Generate a simple codebook in R

Overview

A key task in empirical projects is to document the structure and content of datasets. This is often done in form of a codebook, a file that lists at least the names of the variables (items) and their content. Sometimes it also describes the variables’ scale level (e.g., interval, ordinal, categorical) and answer options (e.g., 1 = strongly disagree, 5 = strongly agree; not covered here).

Most researchers probably have some form of a codebook when they start designing their study and it might not be necessary to create one. However, at times the initial items are more a sketch and the contents are revised when creating the study or when implementing feedback from pretesters. Researchers can either track and transfer such changes to the provisional version of the codebook or they can create a new codebook based on their dataset. This post demonstrates how to do the latter in R: to create a simple codebook containing item names, labels, and some descriptive statistics. A strength of this approach is that it is less error prone than updating existing codebooks (assuming the necessary information is saved in the dataframe).

But before you go through the trouble of reading this post, note that there’s also an automatic way to generate codebooks that doesn’t require any programming: https://codebook.formr.org. This should work for various file types (.sav (SPSS), .dta (Stata), .rds (R), .rdata (R), .por, .xpt, .csv, .tsv, .csv2).

Load the data and examine item labels

Let’s first load and examine a sample dataset:

library(haven) # package to read files from popular statistical software packages such as SPSS, SAS, Stata
data <- read_sav("https://mmi.psycho.unibas.ch/r-toolbox/data/Cars.sav") # import data
library(sjlabelled) # package to read and write item labels and values
get_label(data) # show content of variables (what the variable measures)

# which returns for example:
# MPG               
# "Miles per Gallon"

get_labels(data) # show value labels (what the different answer options mean)
# note: the value labels are not used for this very simple codebook.

# which returns for example:
# $CYLINDER
# [1] "3 Cylinders" "4 Cylinders" "5 Cylinders" "6 Cylinders" "8 Cylinders"

Note that the functions get_label and get_labels will only return something if the data are labelled. If your dataset doesn’t contain any item / value labels, you can add them manually using the package sjlabelled (see here). See also my post about cleaning labelled data from Qualtrics.

Extract item labels

The next steps consists in extracting the item labels, item names, and saving them in a new data frame (here a tibble, could also be a different format):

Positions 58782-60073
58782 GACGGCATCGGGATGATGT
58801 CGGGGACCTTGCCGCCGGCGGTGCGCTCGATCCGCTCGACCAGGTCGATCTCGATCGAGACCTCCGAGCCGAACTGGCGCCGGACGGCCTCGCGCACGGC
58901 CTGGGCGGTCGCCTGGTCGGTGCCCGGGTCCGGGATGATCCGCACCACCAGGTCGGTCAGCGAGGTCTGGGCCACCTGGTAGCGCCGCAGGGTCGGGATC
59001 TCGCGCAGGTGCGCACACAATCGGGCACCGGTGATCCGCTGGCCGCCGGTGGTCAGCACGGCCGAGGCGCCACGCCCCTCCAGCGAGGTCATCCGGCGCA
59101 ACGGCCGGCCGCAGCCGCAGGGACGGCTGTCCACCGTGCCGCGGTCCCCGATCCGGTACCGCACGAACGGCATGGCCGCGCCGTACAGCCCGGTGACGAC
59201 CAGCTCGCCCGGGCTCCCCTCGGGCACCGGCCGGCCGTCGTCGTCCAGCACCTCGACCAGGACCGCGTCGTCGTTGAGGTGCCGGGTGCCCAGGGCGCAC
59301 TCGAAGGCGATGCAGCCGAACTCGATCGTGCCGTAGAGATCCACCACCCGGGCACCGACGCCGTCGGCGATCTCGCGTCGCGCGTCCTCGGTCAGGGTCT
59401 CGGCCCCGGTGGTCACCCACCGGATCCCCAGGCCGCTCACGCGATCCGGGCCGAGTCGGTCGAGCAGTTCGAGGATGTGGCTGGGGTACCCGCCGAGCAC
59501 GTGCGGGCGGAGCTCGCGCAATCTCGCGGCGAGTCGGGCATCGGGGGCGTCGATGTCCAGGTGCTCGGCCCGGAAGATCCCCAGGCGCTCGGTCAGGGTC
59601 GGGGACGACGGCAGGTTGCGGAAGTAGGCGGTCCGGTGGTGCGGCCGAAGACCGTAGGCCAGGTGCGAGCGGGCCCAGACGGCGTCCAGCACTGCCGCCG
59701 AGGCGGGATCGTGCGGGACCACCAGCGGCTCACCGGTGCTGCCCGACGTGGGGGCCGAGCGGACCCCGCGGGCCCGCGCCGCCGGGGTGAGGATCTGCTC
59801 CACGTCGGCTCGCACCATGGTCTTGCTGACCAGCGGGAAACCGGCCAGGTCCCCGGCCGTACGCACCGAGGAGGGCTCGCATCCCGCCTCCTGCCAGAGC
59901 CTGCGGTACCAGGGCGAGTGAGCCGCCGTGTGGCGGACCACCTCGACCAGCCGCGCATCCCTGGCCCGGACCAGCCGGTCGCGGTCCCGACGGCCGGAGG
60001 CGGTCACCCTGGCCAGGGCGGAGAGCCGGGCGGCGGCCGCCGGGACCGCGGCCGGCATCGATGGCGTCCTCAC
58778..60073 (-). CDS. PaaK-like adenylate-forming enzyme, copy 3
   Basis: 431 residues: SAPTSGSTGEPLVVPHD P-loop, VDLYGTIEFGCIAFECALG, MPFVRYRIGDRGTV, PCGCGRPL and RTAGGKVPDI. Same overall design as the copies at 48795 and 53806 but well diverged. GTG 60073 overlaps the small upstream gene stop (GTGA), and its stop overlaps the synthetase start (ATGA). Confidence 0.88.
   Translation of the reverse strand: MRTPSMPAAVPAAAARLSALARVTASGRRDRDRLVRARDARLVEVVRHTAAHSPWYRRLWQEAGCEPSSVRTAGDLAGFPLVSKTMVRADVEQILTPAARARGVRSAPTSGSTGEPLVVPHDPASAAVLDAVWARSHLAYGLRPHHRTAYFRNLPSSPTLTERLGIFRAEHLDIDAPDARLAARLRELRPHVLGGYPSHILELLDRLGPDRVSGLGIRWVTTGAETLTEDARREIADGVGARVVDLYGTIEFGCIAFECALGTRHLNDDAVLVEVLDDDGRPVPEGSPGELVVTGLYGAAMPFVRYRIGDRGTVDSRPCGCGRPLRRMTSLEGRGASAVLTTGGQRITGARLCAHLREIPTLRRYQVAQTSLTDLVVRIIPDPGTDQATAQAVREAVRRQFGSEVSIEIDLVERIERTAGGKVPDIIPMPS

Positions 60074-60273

# extract labels from dataframe and store as new object
library(tibble)
simple_codebook <- enframe(get_label(data))

# use more informative column names
colnames(simple_codebook) <- c("variable_id", "item_text")

# Show the new data frame
simple_codebook

Figure 1. Simple codebook with name and content of variables.

Add some statistics

One more thing that is very helpful to include is the range of the answer options. These and other useful stats can quickly be computed using the function describe from the package psych:

# get descriptive statistics and select those of interest
library(psych)
library(dplyr)
descriptives <- data %>% describe() %>% as_tibble() %>% select("n","min","max","mean")
# add stats to codebook 
simple_codebook <- cbind(simple_codebook,descriptives)

Et voilà, the simple codebook: Figure 2. Simple codebook with item names and item content.

Save codebook as .csv or .xlsx

Finally, it is helpful to save the codebook in a file that can easily be shared and accessed.

# write to csv and Excel
write.csv(simple_codebook,file="simple_codebook.csv", na="", row.names=FALSE) 

library(openxlsx)
write.xlsx(simple_codebook,file="simple_codebook.xlsx")

More sophisticated alternative

If you’re interested in a more sophisticated codebook that includes more information, there’s a great package called codebook (see here and here). This works particularly well when the data have been collected with formr (see here). However, there are some caveats: First, to the best of my knowledge you can only use this package if you have installed R Markdown and the necessary additional software to create PDF documents from within R Markdown. Second, in my own experience there are often variables that cause problems when generating a codebook using codebook, which means that you need to spend some time to identify problematic variables and find a way to deal with them. Third, it isn’t possible to programmatically create .csv or .xlsx files. To achieve this, you need to click your way through a menu.

Adrian Gadient-Brügger
Adrian Gadient-Brügger
Lecturer in Sustainable Behaviour

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